Beer: North of the city, two new brands are brewing
Zachary and Erika Shumaker, who are launching ShuBrew, a brewpub somewhere in the North Hills.
Logo for ShuBrew.
Logo for Butler Brew Works.
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This is the kind of people Zachary and Erika Shumaker are:
You arrange to meet them at a place that sells 800 different beers, and Erika asks, "Would you like Zach to bring some beer?"
He does, bringing a few big bottles, as well as his parents, and his dad orders a round of drafts, and Zach enthusiastically suggests the local pale ale that he should order, and before you take a sip, Erika shows up, wearing a T-shirt that matches her husband's, bearing a boot print and the words, "ShuBrew: If the shu fits, drink it."
Together, the Seven Fields couple want to bring the beer -- Mr. Shumaker's hand-crafted beer -- to their neighbors by opening a brewpub somewhere in the North Hills to serve ShuBrew with seasonal food.
Mr. Shumaker has been homebrewing for years -- since the Seneca Valley grad moved back from San Diego. There he served in the Marines and, in the mid-2000s, worked at Stone Brewing Co., one of the most respected craft brewers in America, much less the West Coast. Mr. Shumaker got hooked on craft brewing's aesthetic and Stone's no-compromise style.
He's still a beer geek, the kind of guy who lays on the floor musing on the magic of the yeast in his fermenters, which now are in the couple's living room, with the thermostat set at the optimum 69 degrees.
"It's been cold in the house," says his assistant brewer and "patient" wife, as he describes her. But she's into it as much as he is, and helped worked up, based on his nickname, the marketing theme based on shoes.
His brewing dream is one of the things she liked about him when they met at Verizon Wireless, where they still work. Meanwhile, they're continuing on the path to starting their own brewpub, scouting for locations, preparing for the licensing red tape, trying to raise $25,000 via Kickstarter (they're about halfway).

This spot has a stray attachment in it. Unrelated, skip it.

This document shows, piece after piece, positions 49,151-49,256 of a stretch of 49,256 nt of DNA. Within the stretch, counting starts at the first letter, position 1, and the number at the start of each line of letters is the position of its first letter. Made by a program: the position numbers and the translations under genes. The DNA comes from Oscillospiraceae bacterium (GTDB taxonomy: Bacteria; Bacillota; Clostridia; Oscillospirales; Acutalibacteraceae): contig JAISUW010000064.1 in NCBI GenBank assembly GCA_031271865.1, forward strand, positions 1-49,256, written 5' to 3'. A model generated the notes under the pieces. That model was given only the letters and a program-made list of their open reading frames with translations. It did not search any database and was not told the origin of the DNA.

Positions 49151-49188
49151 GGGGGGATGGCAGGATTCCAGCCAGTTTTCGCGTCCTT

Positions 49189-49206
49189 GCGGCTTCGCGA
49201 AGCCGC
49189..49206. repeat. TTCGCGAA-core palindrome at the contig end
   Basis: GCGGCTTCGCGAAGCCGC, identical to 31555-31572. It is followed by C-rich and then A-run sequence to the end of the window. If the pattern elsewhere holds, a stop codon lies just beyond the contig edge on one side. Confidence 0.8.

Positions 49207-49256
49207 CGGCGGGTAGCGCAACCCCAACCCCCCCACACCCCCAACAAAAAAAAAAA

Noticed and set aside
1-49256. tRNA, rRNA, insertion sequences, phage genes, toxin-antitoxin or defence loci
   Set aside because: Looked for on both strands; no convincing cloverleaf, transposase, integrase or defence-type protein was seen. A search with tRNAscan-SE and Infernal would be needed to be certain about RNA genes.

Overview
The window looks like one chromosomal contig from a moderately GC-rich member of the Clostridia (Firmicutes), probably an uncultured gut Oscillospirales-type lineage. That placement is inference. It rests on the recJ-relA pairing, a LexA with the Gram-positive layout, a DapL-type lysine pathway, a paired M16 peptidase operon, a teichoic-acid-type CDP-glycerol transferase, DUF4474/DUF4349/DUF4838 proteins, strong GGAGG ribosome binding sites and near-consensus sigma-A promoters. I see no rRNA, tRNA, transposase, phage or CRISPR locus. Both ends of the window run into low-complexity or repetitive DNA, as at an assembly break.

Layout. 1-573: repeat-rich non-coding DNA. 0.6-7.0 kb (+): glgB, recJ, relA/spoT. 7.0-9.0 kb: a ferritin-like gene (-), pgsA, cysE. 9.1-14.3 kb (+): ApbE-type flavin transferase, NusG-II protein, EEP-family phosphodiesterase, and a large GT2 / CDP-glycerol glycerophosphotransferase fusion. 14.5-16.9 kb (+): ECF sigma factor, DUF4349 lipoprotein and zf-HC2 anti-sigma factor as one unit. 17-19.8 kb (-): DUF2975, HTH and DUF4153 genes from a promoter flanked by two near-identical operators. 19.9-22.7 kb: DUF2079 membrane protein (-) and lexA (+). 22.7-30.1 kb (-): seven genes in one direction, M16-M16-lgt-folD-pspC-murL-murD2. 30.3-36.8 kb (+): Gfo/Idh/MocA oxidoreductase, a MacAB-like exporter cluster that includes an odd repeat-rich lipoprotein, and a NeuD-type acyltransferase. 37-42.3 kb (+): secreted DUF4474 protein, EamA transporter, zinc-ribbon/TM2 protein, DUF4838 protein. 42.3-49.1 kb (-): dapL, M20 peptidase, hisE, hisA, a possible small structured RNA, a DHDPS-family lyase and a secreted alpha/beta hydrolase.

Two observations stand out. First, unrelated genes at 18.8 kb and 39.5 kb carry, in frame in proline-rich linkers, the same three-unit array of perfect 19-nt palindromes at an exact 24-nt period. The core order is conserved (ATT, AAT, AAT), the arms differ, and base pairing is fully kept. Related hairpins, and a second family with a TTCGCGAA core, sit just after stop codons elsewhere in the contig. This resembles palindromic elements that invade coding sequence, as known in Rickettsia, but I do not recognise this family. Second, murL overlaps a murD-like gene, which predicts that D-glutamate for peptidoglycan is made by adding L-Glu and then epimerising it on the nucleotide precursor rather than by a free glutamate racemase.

The 28-year-olds have had a couple of chances to give people tastes of their brews, including at a Shu-a-Pa-Looza this March where they paired foods with Galosha Raptor pale ale (brewed with tangerine peel and pink pepper), Black Beard's Booties black IPA and Tillie's Ghillies Scottish ale/wee heavy.
It's the wee heavy that Mr. Shumaker brought with him on this day, and it pours dark and smooth and weighs in at about 9 percent alcohol. Like Stone, he's not making beginner beers.
"I'm not ever planning on having a Shu Light," he says.
Though his dad says the name and label could riff on sandals.
You can try the stuff at two free tastings. The first is from 7 to 9 p.m. tonight at 1 for the Road Beer Emporium on Route 19 in Pine.
They'll also present a tasting at 6 p.m. June 20 at Bocktown Beer & Grill in Robinson.
They'll tell you, their plan is to open their own place at least by the fall of next year. Mr. Shumaker will bring the beer. He can't imagine anything better. "You make beer? How cool is that?"
Learn more at shubrewing.com.
Another operation brewing up north, in the city of Butler, is Butler Brew Works, a project of Greg Clear and Nicholas Fazzoni of Butler and Travis Tuttle of Bridgeville. They, too, all met while working at Verizon Wireless, where Mr. Clear and Mr. Fazzoni still work (Mr. Tuttle's day job is in Eastern Ohio in the oil and gas industry).
They, too, started brewing at home, and for now are headquartered in Mr. Fazzoni's basement. (His wife must be patient, too. "I'm about ready to tell her the washer and dryer have to go out to the garage," he says.) But they plan to be pouring from their own brewery tap room, which also will serve some food, by spring of next year.
They've already purchased a block of buildings in the heart of Butler's downtown, including the landmark Hot Dog Shop. With support from the city and the Downtown Butler group, they plan to tear down that and another building, and brew and serve beer in the former Eckerd Drug store at 101 Main St. They also plan to distribute draft and, later, canned beer in the region.
Their schtick: "Adventurous Ales." Says Mr. Fazzoni, "We're all about being outside the box" in terms of ingredients and processes. One of their signature brews is Amelia -- named for aviator Amelia Earhart, who trained at the Butler County Airport in 1930 -- a blonde ale flavored with strawberries.
They've started the licensing process and are courting more investors right now.
Meanwhile, they're generating some buzz by pouring at some tastings. There's one at 2 p.m. Sunday, June 16, at Bocktown Monaca, and one at 2 p.m. June 23 at Bocktown Robinson. They'll also be part of the first Butler Craft Beer Festival on Sept. 15 (butlercraftbeerfestival.com).
They don't see ShuBrew as competition; the more, the merrier, says Mr. Fazzoni. "Craft beer drinkers are promiscuous."
More at butlerbrewworks.com.
Several other craft breweries are starting to come together around the region. One new brewery is actually under construction -- this one in Murrysville. Rivertowne Pour House's Andrew Maxwell bought the former Universal Welding building at 5578 Old William Penn Highway and is turning it the Rivertowne Brewery. He expects it to be open by September.
First Published June 14, 2012 12:00 am